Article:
Nail Biting Habits In Kids

Your child may bite his nails for any number of reasons

  • Curiosity
  • Boredom
  • Stress relief
  • Habit
  • Imitation

Nail-biting is the most common of the so-called “nervous habits,” which include thumb-sucking, nose picking, hair twisting or tugging, and teeth grinding. It’s also the one most likely to continue into adulthood.

Growing up can make kids anxious, and many of these tensions and pressures are invisible to parents. If your child bites moderately and unconsciously (while watching television, for example), or if he tends to bite in response to specific situations (such as performances or tests), it’s just his way of coping with minor stress and you have nothing to worry about.

How To Stop Nail Biting
1. Cut His/Her Nails Daily

Cutting your child’s nails lessens the surface area under the nails—which means less dirt and grime. Then, if he does bite his nails, there will be fewer bacteria that gets into his mouth. Take good care of the cuticles, too; bacteria that get into the skin surrounding the nail can cause a nasty infection. Keep a small nail file or clippers in your purse or on his own personal key chain. Sometimes, a snagged nail is simply too much to resist.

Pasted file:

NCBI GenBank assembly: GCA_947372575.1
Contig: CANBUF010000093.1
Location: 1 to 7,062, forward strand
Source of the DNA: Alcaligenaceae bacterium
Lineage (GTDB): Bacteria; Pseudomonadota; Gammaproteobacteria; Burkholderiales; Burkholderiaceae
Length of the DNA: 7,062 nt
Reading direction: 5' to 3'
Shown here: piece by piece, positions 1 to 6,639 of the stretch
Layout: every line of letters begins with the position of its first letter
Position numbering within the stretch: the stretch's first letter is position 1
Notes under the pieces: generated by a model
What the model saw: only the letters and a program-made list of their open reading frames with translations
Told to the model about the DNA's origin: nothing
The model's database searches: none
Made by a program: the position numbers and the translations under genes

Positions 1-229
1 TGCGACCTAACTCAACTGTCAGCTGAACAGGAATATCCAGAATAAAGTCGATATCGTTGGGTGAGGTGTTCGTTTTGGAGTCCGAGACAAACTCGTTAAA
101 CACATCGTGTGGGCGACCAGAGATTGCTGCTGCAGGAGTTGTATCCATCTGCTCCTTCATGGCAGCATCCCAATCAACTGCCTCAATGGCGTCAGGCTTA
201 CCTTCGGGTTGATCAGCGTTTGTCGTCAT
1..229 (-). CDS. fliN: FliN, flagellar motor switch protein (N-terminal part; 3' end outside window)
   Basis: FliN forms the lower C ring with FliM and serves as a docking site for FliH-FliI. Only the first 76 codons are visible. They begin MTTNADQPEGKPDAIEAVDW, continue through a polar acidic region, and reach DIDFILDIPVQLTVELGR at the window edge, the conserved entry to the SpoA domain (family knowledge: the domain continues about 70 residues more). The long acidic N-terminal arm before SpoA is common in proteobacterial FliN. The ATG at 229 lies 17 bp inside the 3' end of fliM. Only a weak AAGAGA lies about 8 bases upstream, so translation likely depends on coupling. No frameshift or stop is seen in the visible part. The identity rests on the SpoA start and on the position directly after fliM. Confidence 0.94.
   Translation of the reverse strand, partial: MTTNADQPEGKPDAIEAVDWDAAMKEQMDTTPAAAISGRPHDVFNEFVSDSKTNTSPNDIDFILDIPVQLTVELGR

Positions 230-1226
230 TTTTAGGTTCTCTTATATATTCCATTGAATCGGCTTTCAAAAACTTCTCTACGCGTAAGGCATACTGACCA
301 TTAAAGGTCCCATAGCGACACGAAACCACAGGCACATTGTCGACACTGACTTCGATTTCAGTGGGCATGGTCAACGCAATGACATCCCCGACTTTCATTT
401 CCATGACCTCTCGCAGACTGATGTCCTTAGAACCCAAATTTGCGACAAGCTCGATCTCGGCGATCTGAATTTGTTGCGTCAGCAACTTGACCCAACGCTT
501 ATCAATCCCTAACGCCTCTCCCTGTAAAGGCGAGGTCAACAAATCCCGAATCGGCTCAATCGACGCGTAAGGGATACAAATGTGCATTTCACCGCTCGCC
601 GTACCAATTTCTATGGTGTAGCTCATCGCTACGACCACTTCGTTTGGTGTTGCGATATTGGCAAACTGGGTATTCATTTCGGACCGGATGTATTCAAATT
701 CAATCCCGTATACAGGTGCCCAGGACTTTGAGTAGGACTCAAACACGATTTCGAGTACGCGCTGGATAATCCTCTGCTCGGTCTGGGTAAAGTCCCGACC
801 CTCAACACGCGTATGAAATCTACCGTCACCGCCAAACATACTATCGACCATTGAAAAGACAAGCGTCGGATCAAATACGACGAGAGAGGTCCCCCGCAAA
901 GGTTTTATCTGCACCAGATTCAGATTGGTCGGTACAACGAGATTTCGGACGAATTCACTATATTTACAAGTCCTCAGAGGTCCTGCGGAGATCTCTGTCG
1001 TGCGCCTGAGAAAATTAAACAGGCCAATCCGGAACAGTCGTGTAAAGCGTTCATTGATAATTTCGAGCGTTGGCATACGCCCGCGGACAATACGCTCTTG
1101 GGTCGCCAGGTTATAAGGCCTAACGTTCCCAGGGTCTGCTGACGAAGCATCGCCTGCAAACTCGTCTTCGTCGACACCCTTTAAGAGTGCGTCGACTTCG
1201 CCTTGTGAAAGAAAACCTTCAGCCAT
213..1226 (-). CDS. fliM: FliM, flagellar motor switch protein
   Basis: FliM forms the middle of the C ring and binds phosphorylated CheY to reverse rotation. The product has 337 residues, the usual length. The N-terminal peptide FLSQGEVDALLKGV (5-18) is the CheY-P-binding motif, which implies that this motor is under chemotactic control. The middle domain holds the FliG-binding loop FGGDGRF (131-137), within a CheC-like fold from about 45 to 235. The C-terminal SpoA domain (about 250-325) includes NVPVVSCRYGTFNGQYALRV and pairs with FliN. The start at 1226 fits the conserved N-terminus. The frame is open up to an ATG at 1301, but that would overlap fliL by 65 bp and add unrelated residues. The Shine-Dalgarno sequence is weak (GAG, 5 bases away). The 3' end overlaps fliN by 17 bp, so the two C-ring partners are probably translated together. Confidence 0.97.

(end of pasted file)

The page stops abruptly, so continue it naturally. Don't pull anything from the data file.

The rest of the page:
2. Aloe Vera
  • Aloe Vera is a plant with a very bitter tasting juice. You can grow it at home.
  • If you split open one of the leaves and rub the gel on the fingertips, it will make them taste awful.
  • This will have the same effect as a commercial treatment, however the taste doesn’t last as long on the nails.
  • By the way, aloe vera gel is a wonderful natural treatment for burns, so it is well worth having a plant somewhere in your garden.
3. The Rubber Band Method

A method which often works for older children and teenagers who want to stop biting nails is or them to wear a rubber band loosely around the wrist. Loom band bracelets work well or just a normal rubber band. Remember not to have it too tight, as it can cut of circulation!

  • Simply teach your child to snap the bracelet against the wrist each time nail biting occurs.
  • The idea is that your child will begin to associate nail biting with a little bit of pain, and it will discourage the habit.
  • The rubber band method makes your child personally responsible for controlling his or her habit, and will bring a sense of achievement when the habit is kicked.
4. Self Adhesive Bandages

Placing band aids or similar adhesive strips around the fingertips is another way to prevent fingernails from being bitten.

  • I would recommend starting with just one nail. As that grows, make a point to your child that that is the nail NOT to bite. Then start on a second nail. Eventually you should be able to narrow it down to just one nail being bitten.
  • Place the strip so that the pad is directly over the nail itself, and replace each day.


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